But you seem to think that not only l33t new AAA games, but even old games like Vindictus will work fine on a thirty-two thread chip. This means you think, out of the sum total of 1000, and the equation of 31.25+31.25+31.25+31.25+31.25+31.25+31.25+31.25+31.25+31.25+31.25+31.25+31.25+31.25+31.25+31.25+31.25+31.25+31.25+31.25+31.25+31.25+31.25+31.25+31.25+31.25+31.25+31.25+31.25+31.25+31.25+31.25, that Vindictus can run on just 31.25.

    No. And that you think your 8+ AC game will be able to smoothly play on an equivalent 32 is even more ridiculous.

    While I highly doubt Ryzen will let any of its threads only handle that small of an amount, it doesn't change the fact that even IF a single thread on Ryzen could handle 200, its competitors with single core - if they chose to have two threads on that core to allow for hyperthreading - would have 3200+3200 aka 3200 per thread which could handle any number of programs regardless of whether those programs can hyperthread or not.

    Increasing the number of threads does not magically increase performance. Hyperthreading itself - just hyperthreading - increases performance.

    Wow, you learned something new today!


    Oh, and a core can have more than two threads on it. Mind=blown, right? So Quad Cores could totally have thirty-two threads...but they don't, because it's a terrible gimmick.
  • LeXicOLeXicO
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    edited January 8, 2018
    @shadowcity2

    Rezi doesn't seem to deal with facts... Even though you made a very easy to understand post I wouldn't waste your time with someone that doesn't want to hear the facts if it doesn't side with their opinion. Let them believe what they want there is plenty of information out about it disputing Rezis misguided information.

    Oh and last time I checked amd has had processors out for a very long time and they don't suffer from the meltdown bug.. so what's with the premature stuff??
    kosc
  • kosckosc
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    @LeXic0
    @shaadowcity2

    I wouldn't bother replying to this thread anymore. Any intelligent being reading this post from the beginning will understand the message. Going back and reading all the comments, i realized Rezi replied "
    Rezi wrote: »
    Nvidia
    for a thread asking for a suggestion on which CPU to buy. I am starting to believe this person doesn't actually have knowledge of CPU manufacturers.
    Rezi wrote: »
    AMD, Google, Intel, all of them have the same thing. It's not like AMD magically made their CPUs load fast without needing to pre-load.
    Also, sounds like they believe Google makes CPUs.
    And after reading their recent posts, it seems they don't have any kind of degree related to computer science nor is knowledgable in the subject area.
    They do not seem to understand why AMD is fundamentally IMMUNE to meltdown exploit. The way AMD operates is different and AMD is IMMUNE to all variants of meltdown. Perhaps another different unknown exploit exists for AMD CPUs, however worrying about an exploit yet to be discovered is like worrying about World War 3. It's no use trying to explain to them; they won't understand/accept it.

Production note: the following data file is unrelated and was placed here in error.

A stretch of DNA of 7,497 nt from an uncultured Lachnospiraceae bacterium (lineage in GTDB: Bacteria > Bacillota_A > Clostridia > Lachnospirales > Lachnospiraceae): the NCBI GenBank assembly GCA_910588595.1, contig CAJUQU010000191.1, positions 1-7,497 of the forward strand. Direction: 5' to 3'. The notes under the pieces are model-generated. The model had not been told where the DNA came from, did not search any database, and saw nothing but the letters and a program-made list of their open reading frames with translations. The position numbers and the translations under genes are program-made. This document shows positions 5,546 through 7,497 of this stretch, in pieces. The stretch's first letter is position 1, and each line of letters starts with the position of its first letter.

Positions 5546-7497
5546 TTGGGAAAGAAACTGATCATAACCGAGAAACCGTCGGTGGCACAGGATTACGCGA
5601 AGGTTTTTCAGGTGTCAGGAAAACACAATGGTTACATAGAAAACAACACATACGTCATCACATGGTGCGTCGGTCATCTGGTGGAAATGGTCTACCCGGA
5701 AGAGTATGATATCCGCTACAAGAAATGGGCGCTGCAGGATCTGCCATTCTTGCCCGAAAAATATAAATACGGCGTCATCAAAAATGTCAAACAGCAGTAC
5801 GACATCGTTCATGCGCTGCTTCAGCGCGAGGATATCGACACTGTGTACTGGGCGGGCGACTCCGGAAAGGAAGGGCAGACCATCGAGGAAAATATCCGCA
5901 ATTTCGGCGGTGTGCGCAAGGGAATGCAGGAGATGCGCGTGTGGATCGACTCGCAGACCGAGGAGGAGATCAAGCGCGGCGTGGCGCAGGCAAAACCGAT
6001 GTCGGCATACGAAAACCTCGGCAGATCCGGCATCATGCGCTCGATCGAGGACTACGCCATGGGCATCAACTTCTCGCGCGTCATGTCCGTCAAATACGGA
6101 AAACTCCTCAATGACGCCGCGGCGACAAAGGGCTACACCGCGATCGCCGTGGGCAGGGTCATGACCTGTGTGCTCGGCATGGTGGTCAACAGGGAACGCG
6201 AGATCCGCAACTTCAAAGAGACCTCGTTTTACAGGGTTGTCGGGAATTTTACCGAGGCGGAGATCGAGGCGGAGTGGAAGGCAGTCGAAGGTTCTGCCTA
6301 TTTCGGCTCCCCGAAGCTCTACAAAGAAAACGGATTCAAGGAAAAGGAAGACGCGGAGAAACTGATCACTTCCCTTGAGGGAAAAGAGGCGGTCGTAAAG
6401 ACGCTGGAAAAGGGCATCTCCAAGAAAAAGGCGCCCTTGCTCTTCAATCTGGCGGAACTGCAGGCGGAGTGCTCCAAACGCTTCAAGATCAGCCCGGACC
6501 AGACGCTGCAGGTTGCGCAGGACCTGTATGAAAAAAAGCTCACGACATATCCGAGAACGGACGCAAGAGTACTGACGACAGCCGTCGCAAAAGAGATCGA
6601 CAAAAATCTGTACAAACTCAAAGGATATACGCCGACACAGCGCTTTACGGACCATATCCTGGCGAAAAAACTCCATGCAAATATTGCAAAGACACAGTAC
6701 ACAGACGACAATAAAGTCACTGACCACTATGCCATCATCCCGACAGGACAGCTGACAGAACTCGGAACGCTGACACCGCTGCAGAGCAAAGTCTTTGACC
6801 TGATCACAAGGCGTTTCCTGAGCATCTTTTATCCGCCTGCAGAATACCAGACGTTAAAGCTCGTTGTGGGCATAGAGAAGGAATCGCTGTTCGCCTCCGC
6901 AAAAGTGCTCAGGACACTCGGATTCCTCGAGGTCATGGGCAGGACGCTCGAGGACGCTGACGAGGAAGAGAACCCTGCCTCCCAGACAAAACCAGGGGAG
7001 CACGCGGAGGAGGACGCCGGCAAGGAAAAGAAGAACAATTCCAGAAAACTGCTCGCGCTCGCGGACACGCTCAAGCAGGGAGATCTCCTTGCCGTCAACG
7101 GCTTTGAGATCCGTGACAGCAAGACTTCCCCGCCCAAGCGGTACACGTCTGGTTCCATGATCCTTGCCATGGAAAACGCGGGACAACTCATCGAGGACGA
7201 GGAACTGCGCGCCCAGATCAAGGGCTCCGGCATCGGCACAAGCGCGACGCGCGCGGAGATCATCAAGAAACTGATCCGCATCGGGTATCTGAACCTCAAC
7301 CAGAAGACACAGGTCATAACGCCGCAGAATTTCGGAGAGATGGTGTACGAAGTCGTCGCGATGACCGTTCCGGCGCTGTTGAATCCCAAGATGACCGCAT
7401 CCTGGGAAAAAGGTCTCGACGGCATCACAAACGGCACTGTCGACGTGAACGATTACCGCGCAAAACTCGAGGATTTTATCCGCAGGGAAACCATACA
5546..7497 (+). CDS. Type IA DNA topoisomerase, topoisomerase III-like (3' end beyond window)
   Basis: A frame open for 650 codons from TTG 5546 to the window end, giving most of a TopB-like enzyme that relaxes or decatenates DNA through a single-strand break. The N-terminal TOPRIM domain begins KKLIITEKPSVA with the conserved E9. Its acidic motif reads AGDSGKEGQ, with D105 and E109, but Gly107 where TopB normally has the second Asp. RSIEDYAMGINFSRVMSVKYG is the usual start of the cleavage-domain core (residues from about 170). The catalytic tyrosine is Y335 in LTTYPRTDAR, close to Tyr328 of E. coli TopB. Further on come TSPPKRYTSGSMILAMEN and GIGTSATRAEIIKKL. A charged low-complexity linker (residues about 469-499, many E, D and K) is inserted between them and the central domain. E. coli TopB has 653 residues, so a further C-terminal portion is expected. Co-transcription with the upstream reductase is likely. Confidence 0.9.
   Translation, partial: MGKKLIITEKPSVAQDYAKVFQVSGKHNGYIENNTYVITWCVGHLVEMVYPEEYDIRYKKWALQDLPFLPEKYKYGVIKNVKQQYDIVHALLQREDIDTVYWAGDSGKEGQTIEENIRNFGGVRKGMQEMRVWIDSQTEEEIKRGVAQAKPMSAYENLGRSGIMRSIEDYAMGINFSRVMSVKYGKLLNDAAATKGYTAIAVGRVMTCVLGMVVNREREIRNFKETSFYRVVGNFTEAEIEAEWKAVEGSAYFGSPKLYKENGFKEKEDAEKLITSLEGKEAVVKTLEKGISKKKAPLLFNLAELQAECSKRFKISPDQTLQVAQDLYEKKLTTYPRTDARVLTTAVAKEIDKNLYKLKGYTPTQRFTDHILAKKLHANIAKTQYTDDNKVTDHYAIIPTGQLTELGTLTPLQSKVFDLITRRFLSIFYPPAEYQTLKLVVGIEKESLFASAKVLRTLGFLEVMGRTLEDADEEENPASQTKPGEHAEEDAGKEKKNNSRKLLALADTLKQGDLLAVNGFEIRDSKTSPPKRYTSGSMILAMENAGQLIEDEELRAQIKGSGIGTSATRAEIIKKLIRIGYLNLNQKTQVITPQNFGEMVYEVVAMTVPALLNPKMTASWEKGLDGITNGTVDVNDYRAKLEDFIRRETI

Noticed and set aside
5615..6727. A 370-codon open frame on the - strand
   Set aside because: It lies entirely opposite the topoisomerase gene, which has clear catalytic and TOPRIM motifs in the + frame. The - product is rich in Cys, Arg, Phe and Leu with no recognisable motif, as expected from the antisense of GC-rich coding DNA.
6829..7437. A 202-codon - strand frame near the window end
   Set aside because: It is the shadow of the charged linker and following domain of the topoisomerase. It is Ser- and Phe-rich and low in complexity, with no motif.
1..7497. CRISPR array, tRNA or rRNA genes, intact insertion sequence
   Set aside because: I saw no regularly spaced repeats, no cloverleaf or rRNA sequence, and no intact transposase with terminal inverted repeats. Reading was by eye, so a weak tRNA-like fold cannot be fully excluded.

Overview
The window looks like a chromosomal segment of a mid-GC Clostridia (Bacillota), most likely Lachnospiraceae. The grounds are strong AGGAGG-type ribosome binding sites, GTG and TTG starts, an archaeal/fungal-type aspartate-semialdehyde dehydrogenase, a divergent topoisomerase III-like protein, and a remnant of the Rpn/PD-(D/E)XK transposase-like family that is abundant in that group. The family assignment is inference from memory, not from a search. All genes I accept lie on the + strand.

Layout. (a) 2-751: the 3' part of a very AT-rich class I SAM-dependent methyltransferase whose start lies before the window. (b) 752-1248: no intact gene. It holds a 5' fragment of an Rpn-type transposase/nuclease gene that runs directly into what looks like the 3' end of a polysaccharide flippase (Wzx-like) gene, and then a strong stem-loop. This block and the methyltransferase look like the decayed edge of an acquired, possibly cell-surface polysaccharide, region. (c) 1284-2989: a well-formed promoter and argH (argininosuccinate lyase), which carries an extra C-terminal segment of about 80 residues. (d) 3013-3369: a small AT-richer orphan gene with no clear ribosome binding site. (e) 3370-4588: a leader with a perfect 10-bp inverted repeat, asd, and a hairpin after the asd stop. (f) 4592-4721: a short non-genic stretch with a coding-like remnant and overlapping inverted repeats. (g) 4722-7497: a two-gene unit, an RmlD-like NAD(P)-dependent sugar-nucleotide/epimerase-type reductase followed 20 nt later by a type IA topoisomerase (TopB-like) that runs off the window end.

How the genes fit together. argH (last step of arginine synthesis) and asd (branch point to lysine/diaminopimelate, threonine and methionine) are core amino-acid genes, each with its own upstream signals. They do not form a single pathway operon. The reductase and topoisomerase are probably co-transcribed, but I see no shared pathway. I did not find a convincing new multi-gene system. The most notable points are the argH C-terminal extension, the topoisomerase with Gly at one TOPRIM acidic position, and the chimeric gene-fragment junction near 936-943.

• Shadowcity2Shadowcity2
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    edited January 8, 2018
    @LeXicO Thank you for your concern but this is more for humanity's sake than an individual's.
    I stated, again and again omg, that there are three KNOOOOOOOOOOOOOOOOOOOOOWWWWWWWWWWWWN variants. KNOOOOOOOOOOOOOOOOOOOOOWWWWWWWWWN. How hard is that to understand? It's a simple ****ing word.

    But sure, accept it and move on while AMD fails to mention the 20+ new variants in the next year that will allow people to spy on the chip that it won't fix.

    Yes there are three known variants, every tech forum I visit agrees with this. However, you seem to think there are more than three and if you are really think this is the case, please tell us because I'm sure everyone will be very interested. But as far as I can tell, you're making this up due to the fact Intel is more screwed than AMD at the moment.
    Crysis and Assassin's Creed are benchmark games. Even among AAA games, they're benchmarks.

    They get benchmarked because they're demanding. They get benchmarked because people might need to upgrade their PC hard to play it. They get benchmarked because they show the difference in performance of PC hardware. Crysis 3 is chosen by DigitalFoundry because it scales very well with extra threads. They get benchmarked because people actually play these games. Maybe not Crysis 3, but games such as Witcher 3, GTA 5, BF1 and ACO are popular, scale well and demanding. What do you suggest, benchmark Minesweeper?
    And don't give me that "at least 8 threads" - no. It uses at least ONE thread, and can potentially multi-thread beyond eight. You don't seem to understand how hyperthreading works.

    Of course it uses at least one thread, what doesn't? Yes, ACU uses at least eight threads.
    Let's say there's a Single Core, and it's equal to 1000. An equivalent Dual Core, is 500+500. An equivalent Quad Core is 250+250+250+250. What we really care about is threads, though, and we determine one core as equal to two threads.